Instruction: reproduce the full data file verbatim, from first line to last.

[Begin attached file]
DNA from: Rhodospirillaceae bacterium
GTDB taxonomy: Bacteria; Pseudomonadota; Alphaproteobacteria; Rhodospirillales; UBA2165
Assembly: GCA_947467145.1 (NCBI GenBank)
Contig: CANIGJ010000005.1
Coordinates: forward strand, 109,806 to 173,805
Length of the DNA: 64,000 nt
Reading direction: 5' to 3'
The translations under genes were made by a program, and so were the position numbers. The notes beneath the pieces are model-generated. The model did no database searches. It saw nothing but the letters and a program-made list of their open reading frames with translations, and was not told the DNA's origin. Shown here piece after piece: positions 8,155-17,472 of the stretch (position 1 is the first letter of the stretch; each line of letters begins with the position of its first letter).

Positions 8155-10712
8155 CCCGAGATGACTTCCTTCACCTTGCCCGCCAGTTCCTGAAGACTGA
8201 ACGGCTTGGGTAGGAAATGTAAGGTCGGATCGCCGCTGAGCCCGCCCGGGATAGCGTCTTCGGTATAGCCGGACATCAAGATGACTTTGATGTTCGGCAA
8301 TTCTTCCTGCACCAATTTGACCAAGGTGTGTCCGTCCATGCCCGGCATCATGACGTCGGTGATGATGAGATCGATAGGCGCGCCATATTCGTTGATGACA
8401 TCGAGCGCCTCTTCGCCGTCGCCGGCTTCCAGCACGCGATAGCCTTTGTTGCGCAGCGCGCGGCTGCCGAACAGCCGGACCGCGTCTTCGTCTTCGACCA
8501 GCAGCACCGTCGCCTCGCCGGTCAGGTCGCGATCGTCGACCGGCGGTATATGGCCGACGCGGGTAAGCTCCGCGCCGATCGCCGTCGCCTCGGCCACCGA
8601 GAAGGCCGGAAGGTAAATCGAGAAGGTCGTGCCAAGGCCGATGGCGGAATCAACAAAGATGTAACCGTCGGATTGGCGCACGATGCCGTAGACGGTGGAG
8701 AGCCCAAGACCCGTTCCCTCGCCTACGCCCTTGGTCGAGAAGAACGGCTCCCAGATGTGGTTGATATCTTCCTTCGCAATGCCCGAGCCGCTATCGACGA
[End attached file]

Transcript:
DNA from: Rhodospirillaceae bacterium
GTDB taxonomy: Bacteria; Pseudomonadota; Alphaproteobacteria; Rhodospirillales; UBA2165
Assembly: GCA_947467145.1 (NCBI GenBank)
Contig: CANIGJ010000005.1
Coordinates: forward strand, 109,806 to 173,805
Length of the DNA: 64,000 nt
Reading direction: 5' to 3'
The translations under genes were made by a program, and so were the position numbers. The notes beneath the pieces are model-generated. The model did no database searches. It saw nothing but the letters and a program-made list of their open reading frames with translations, and was not told the DNA's origin. Shown here piece after piece: positions 8,155-17,472 of the stretch (position 1 is the first letter of the stretch; each line of letters begins with the position of its first letter).

Positions 8155-10712
8155 CCCGAGATGACTTCCTTCACCTTGCCCGCCAGTTCCTGAAGACTGA
8201 ACGGCTTGGGTAGGAAATGTAAGGTCGGATCGCCGCTGAGCCCGCCCGGGATAGCGTCTTCGGTATAGCCGGACATCAAGATGACTTTGATGTTCGGCAA
8301 TTCTTCCTGCACCAATTTGACCAAGGTGTGTCCGTCCATGCCCGGCATCATGACGTCGGTGATGATGAGATCGATAGGCGCGCCATATTCGTTGATGACA
8401 TCGAGCGCCTCTTCGCCGTCGCCGGCTTCCAGCACGCGATAGCCTTTGTTGCGCAGCGCGCGGCTGCCGAACAGCCGGACCGCGTCTTCGTCTTCGACCA
8501 GCAGCACCGTCGCCTCGCCGGTCAGGTCGCGATCGTCGACCGGCGGTATATGGCCGACGCGGGTAAGCTCCGCGCCGATCGCCGTCGCCTCGGCCACCGA
8601 GAAGGCCGGAAGGTAAATCGAGAAGGTCGTGCCAAGGCCGATGGCGGAATCAACAAAGATGTAACCGTCGGATTGGCGCACGATGCCGTAGACGGTGGAG
8701 AGCCCAAGACCCGTTCCCTCGCCTACGCCCTTGGTCGAGAAGAACGGCTCCCAGATGTGGTTGATATCTTCCTTCGCAATGCCCGAGCCGCTATCGACGA